Wednesday, August 01, 2012

Sherman Hemsley, 1938-2012



Sherman Hemsley, best known as TV's George Jefferson, has died.  Here's a great obituary detailing his love of far-out prog rock and LSD.

I didn't write anything about Andy Griffith when he died, because The Andy Griffith Show always bored the piss out of me.  But I loved The Jeffersons when I was growing up.  (I was really addicted to sitcoms in the 70's and 80's, and I've long considered writing a long, rambling post about which ones I loved and which ones I hated, but for now you are being spared.)  As I grew up, and my taste in comedy became more sophisticated, a lot of those shows I loved when I was 10 or 12 ended up seeming pretty corny by the time I was 18, and The Jeffersons certainly falls in that category.  I mean, the comedy on this show is incredibly lame.  But I still think it's an interesting show, because George Jefferson is such an interesting character.  He's short-tempered, ambitious, vain, thin-skinned, big-mouthed and racist.  And he's a successful-yet-struggling entrepreneur.

Think about this: you often hear people talk about the paucity of realistic role models for black kids.  That the only successful black people you ever see on TV are athletes and entertainers, whose success is not really a realistic model for the average kid.  And you could say the same about the sitcom landscape.  On the one hand, you have ghetto comedies like Good Times and Sanford and Son portraying inner city poverty, and then later you have The Cosby Show, about a family of successful professionals living in an almost-suburban neighborhood.  I like that George Jefferson doesn't fit into either of those categories.  He's a model of what digging your way out of poverty in a capitalist system looks like.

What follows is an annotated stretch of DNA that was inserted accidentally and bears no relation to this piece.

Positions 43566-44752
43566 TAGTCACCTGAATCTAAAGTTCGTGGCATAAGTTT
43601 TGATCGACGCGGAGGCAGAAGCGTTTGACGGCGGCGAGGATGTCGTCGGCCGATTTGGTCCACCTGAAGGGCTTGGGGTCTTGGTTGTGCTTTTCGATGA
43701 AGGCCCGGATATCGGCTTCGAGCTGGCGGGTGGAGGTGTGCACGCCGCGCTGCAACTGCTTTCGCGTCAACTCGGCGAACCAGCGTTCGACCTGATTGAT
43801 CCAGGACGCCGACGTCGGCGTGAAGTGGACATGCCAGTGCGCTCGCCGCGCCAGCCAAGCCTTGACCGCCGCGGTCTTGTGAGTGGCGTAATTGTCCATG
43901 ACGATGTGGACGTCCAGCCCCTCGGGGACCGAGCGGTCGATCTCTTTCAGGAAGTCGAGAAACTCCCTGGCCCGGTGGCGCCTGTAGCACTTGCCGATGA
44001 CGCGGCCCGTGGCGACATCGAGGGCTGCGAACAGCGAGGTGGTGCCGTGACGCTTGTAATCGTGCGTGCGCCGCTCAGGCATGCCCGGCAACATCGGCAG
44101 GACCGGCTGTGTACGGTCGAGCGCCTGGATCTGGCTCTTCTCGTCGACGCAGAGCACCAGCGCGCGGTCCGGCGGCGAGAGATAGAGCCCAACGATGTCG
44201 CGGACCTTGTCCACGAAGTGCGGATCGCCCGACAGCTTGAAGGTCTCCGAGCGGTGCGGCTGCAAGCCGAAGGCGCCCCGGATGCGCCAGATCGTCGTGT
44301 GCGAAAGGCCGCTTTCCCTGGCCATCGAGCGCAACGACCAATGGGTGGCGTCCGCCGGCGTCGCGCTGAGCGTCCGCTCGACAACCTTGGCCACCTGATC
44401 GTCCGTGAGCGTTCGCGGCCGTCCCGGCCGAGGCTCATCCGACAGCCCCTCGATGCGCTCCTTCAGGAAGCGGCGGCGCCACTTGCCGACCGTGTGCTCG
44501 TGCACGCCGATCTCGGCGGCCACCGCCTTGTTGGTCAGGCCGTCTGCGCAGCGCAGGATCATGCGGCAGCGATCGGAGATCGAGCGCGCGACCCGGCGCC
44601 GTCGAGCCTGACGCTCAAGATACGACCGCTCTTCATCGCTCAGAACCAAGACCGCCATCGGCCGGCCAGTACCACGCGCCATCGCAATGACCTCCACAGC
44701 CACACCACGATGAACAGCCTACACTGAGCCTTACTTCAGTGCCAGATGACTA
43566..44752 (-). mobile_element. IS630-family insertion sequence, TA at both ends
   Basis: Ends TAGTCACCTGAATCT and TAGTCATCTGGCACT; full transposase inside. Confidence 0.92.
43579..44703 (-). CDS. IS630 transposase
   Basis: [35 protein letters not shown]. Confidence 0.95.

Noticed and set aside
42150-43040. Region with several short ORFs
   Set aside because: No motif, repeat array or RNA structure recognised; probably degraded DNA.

George isn't rich, but he owns his own business.  He worked hard for it, opening a chain of laundromats in the city (if I remember correctly, he owns at least two locations, might have been three).  He made enough money to move out of the projects and into a...well, you all know the song.  He's got a good life, but it's not easy.  And that's what I think makes it such an interesting show.  You can see George struggling, hustling all the time.  Part of this is because he's an ambitious guy, but mostly it's because he really can't afford to be complacent.  He's got a business to run.  There's a recurring plot element about a rich banker who works in the building.  George wants to meet and network with him, convinced that this will give him access to investments that can boost his business.  This is what success in the world of business looks like.  It ain't boat drinks.  And I started out talking about black kids, but you know, for everyone who grew up watching this show, it's a good look at what being an entrepreneur means.

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